"Their continued support for the political, social and economic development of Kurdistan and Iraq is a sign of the steadfast friendship between Kurdistan region and Britain," she said.

Violence up in Iraq; gays targeted

Religious fundamentalists in Baghdad and across the country are contributing to a rising number of attacks on homosexual men in Iraq.

A group operating under the name The Righteous People has pointed to various interpretations of Islamic law that says for a man to behave like a woman is a sin punishable by death.

The group distributed lists and anti-homosexual slogans across the Sadr City slum with the names of homosexual men, threatening them with torture and even death.

Attacks on the gay community in Iraq correlate to a climate where homosexuals are more open with their sexual orientation in public. Security officials said the bodies of several gay men discovered in and around Baghdad showed signs of torture, and hospital officials have reported several men accused of homosexuality showing signs of genital mutilation.

The Iraqi Gay and Lesbians Society said attacks have increased since 2003, with 26 confirmed deaths since then. Eyewitness reports to the Iraqi analytical site claim many of these attacks are carried out by national security forces, who allegedly harass homosexuals with increasing frequency.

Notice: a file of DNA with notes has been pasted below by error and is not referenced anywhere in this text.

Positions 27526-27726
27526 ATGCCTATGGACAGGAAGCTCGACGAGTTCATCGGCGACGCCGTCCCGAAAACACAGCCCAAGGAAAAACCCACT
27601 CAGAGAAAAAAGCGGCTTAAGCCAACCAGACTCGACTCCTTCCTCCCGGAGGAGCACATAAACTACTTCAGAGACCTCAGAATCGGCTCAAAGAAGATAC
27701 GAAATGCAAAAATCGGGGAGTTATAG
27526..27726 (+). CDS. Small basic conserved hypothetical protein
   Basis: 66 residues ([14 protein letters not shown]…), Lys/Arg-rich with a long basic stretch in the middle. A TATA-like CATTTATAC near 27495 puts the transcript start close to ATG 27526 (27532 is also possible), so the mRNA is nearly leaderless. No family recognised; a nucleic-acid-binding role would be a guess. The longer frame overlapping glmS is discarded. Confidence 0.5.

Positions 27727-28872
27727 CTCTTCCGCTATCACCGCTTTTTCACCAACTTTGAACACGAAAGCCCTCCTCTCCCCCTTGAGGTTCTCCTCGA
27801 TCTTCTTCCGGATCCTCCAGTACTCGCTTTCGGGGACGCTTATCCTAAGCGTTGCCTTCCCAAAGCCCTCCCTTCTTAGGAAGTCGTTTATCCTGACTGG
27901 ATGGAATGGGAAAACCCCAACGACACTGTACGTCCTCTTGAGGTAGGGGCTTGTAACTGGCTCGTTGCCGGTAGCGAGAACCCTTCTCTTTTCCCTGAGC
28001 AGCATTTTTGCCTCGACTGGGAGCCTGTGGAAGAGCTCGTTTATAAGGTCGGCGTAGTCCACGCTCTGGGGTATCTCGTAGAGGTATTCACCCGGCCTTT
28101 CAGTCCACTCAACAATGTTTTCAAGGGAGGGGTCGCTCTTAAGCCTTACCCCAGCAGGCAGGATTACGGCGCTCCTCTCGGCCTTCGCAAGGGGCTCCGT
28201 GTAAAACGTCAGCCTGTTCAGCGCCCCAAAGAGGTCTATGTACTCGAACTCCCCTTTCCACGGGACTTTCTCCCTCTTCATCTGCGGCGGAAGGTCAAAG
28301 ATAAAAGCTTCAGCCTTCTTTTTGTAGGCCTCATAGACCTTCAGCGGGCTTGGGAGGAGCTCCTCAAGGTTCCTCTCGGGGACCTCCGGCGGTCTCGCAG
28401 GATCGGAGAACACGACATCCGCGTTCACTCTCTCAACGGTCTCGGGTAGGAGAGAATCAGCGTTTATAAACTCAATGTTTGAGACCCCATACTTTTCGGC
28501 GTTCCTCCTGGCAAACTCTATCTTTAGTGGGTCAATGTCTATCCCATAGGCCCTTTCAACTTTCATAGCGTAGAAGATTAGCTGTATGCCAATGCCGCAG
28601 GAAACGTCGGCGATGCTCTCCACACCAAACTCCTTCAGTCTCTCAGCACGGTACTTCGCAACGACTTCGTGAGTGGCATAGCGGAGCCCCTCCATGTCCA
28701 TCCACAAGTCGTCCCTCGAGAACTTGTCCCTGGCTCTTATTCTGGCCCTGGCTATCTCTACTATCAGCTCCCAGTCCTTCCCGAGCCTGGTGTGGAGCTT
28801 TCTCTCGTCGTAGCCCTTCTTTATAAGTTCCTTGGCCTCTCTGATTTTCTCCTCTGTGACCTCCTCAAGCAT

Islam takes a negative stance on same-sex relations, and in September several so-called death squads affiliated with the Shiite Supreme Islamic Iraqi Council, the Badr Organization and the Mehdi Army of firebrand cleric Moqtada Sadr coordinated a cleansing campaign at the behest of several leading religious figures in Iraq.

Meanwhile, two suicide bombings in Iraq -- one in the capital Baghdad and another in Muqdadiya in Diyala province -- killed more than 70 people and wounded more than 100 as the security situation there continues its decline.

Petraeus: Challenges ahead in Afghanistan

The situation in Afghanistan is likely to decline before positive results from the new American strategy for the war-torn nation take hold, a top general said.

U.S. Army Gen. David Petraeus told an audience at Harvard University there would be "tough times ahead" in Afghanistan as American forces redeploy from Iraq to conflict zones in Afghanistan.

Washington has drawn on the lessons learned from the counterinsurgency strategy employed in Iraq, which relies on a "clear, hold and build" operational mentality, to reformulate the war effort in Afghanistan.

While recognizing the theater of war in Iraq differs from Afghanistan, Petraeus said many of the strategies in Iraq are applicable in Afghanistan if they are implemented in "culturally appropriate" ways, the American Forces Press Service reports.


"We don't move into a village in Afghanistan the way that we were able to move into neighborhoods in Iraq," he said. "You have to move on the edge of it, or just near it, but you have to have a persistent security presence."

Petraeus also noted there was a clear sense of mission in Afghanistan, as opposed to the controversies surrounding the reasoning for the Iraq invasion of 2003.